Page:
Struct fields are only unmarshalled if they are exported (have an upper case first letter), and are unmarshalled using the field name lowercased as the default key. Custom keys may be defined via the "yaml" name in the field tag: the content preceding the first comma is used as the key, and the following comma-separated options are used to tweak the marshalling process. Conflicting names result in a runtime error.

The field tag format accepted is:

`(...) yaml:"[<key>][,<flag1>[,<flag2>]]" (...)`

The following flags are currently supported:

omitempty    Only include the field if it's not set to the zero
             value for the type or to empty slices or maps.
             Does not apply to zero valued structs.

flow         Marshal using a flow style (useful for structs,
             sequences and maps.

inline       Inline the struct it's applied to, so its fields
             are processed as if they were part of the outer
             struct.

In addition, if the key is "-", the field is ignored.

For example:

type T struct {
    F int "a,omitempty"
    B int
}
yaml.Marshal(&T{B: 2}) // Returns "b: 2\n"
yaml.Marshal(&T{F: 1}} // Returns "a: 1\nb: 0\n"

func Unmarshal

func Unmarshal(in []byte, out interface{}) (err error)

Unmarshal decodes the first document found within the in byte slice and assigns decoded values into the out value.

Maps and pointers (to a struct, string, int, etc) are accepted as out values. If an internal pointer within a struct is not initialized, the yaml package will initialize it if necessary for unmarshalling the provided data. The out parameter must not be nil.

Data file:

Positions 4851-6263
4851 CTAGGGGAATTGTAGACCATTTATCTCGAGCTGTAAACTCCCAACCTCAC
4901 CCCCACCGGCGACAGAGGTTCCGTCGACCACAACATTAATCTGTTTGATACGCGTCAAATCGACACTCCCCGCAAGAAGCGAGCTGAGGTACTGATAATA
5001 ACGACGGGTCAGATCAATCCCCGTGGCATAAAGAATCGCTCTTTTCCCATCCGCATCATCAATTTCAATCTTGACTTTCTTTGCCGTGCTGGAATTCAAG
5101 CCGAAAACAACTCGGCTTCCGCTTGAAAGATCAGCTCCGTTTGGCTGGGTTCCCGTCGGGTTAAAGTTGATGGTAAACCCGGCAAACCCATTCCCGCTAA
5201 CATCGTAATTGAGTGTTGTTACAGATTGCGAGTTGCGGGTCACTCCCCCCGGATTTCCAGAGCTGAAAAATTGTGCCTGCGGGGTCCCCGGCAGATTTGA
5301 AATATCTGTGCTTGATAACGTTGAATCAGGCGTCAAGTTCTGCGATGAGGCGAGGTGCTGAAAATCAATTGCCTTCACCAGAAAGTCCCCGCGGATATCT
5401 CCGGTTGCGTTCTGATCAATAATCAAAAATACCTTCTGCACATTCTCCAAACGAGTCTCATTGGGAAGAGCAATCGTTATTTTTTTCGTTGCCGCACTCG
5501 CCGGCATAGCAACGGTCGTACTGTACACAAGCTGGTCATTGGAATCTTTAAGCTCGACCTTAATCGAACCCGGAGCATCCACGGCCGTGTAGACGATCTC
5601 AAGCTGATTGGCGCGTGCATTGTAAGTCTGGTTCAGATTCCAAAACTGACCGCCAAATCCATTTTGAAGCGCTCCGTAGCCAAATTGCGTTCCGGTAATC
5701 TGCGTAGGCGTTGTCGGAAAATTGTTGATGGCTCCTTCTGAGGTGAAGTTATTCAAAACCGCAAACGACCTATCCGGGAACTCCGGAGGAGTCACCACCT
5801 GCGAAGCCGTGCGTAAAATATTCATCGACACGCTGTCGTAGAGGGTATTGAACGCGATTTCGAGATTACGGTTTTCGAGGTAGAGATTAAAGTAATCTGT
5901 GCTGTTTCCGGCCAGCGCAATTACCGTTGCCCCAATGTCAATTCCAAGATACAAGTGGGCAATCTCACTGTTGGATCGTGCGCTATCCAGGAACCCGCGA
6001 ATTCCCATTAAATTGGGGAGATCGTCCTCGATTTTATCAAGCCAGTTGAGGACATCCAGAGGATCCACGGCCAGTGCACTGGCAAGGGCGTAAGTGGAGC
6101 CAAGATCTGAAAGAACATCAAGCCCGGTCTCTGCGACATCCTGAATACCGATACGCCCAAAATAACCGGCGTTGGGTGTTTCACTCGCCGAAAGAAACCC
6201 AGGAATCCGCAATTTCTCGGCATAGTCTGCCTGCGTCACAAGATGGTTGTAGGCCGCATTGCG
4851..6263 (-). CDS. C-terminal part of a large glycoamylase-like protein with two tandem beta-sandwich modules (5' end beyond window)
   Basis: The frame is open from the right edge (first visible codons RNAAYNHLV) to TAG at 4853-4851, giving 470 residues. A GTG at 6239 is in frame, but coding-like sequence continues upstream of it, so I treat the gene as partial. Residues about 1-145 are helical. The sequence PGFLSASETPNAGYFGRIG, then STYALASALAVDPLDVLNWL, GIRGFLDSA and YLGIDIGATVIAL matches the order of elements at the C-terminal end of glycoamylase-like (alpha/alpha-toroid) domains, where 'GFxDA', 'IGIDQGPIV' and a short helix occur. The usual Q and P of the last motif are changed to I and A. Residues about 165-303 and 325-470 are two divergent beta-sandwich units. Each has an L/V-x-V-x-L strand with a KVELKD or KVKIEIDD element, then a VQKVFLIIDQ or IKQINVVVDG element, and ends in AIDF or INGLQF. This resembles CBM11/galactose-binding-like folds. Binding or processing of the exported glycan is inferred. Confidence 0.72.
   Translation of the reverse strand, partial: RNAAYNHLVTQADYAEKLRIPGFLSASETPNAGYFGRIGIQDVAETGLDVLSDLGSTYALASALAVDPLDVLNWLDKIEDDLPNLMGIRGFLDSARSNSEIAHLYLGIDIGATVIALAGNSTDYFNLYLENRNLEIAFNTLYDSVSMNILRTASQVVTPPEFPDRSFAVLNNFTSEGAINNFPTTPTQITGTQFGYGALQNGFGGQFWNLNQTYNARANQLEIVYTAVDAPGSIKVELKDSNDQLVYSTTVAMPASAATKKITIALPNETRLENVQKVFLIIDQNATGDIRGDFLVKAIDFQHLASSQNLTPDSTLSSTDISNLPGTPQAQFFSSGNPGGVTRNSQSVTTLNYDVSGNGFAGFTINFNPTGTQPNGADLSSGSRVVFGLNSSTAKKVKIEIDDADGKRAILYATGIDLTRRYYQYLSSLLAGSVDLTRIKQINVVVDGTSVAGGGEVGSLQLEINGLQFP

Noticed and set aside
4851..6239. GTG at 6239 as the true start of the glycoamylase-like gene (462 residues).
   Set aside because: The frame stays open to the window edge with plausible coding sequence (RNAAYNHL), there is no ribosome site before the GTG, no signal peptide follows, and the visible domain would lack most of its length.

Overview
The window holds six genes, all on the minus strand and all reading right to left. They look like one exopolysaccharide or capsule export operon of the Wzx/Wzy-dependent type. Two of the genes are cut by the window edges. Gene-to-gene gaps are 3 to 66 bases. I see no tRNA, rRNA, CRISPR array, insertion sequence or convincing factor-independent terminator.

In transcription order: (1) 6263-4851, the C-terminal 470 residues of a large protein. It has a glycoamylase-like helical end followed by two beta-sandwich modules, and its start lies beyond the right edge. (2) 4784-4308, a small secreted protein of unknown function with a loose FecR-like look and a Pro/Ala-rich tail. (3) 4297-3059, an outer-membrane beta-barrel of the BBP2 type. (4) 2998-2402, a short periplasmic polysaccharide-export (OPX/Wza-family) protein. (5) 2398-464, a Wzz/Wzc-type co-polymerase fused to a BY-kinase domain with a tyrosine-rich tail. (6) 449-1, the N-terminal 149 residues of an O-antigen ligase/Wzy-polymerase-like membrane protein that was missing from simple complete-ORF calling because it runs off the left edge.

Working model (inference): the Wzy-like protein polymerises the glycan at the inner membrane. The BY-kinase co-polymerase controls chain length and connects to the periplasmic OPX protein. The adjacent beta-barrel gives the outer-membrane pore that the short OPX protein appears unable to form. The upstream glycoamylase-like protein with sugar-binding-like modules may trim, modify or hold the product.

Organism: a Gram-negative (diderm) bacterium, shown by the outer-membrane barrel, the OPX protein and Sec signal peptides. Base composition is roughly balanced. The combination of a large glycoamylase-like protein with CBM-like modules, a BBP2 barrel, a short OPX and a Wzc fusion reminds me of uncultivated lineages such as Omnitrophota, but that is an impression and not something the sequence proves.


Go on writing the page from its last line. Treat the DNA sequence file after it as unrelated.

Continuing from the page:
The type of the decoded values and the type of out will be considered, and Unmarshal will do the best possible job to unmarshal values appropriately. It is NOT considered an error, though, to skip values because they are not available in the decoded YAML, or if they are not compatible with the out value. To ensure something was properly unmarshaled use a map or compare against the previous value for the field (usually the zero value).

Struct fields are only unmarshalled if they are exported (have an upper case first letter), and are unmarshalled using the field name lowercased as the default key. Custom keys may be defined via the "yaml" name in the field tag: the content preceding the first comma is used as the key, and the following comma-separated options are used to tweak the marshalling process (see Marshal). Conflicting names result in a runtime error.

For example:

type T struct {
    F int `yaml:"a,omitempty"`
    B int
}
var t T
yaml.Unmarshal([]byte("a: 1\nb: 2"), &t)

See the documentation of Marshal for the format of tags and a list of supported tag options.

Types

type Getter

type Getter interface {
	GetYAML() (tag string, value interface{})
}

The Getter interface is implemented by types to do their own custom marshalling into a YAML tag and value.

type Setter

type Setter interface {
	SetYAML(tag string, value interface{}) bool
}

The Setter interface may be implemented by types to do their own custom unmarshalling of YAML values, rather than being implicitly assigned by the yaml package machinery. If setting the value works, the method should return true. If it returns false, the value is considered unsupported and is omitted from maps and slices.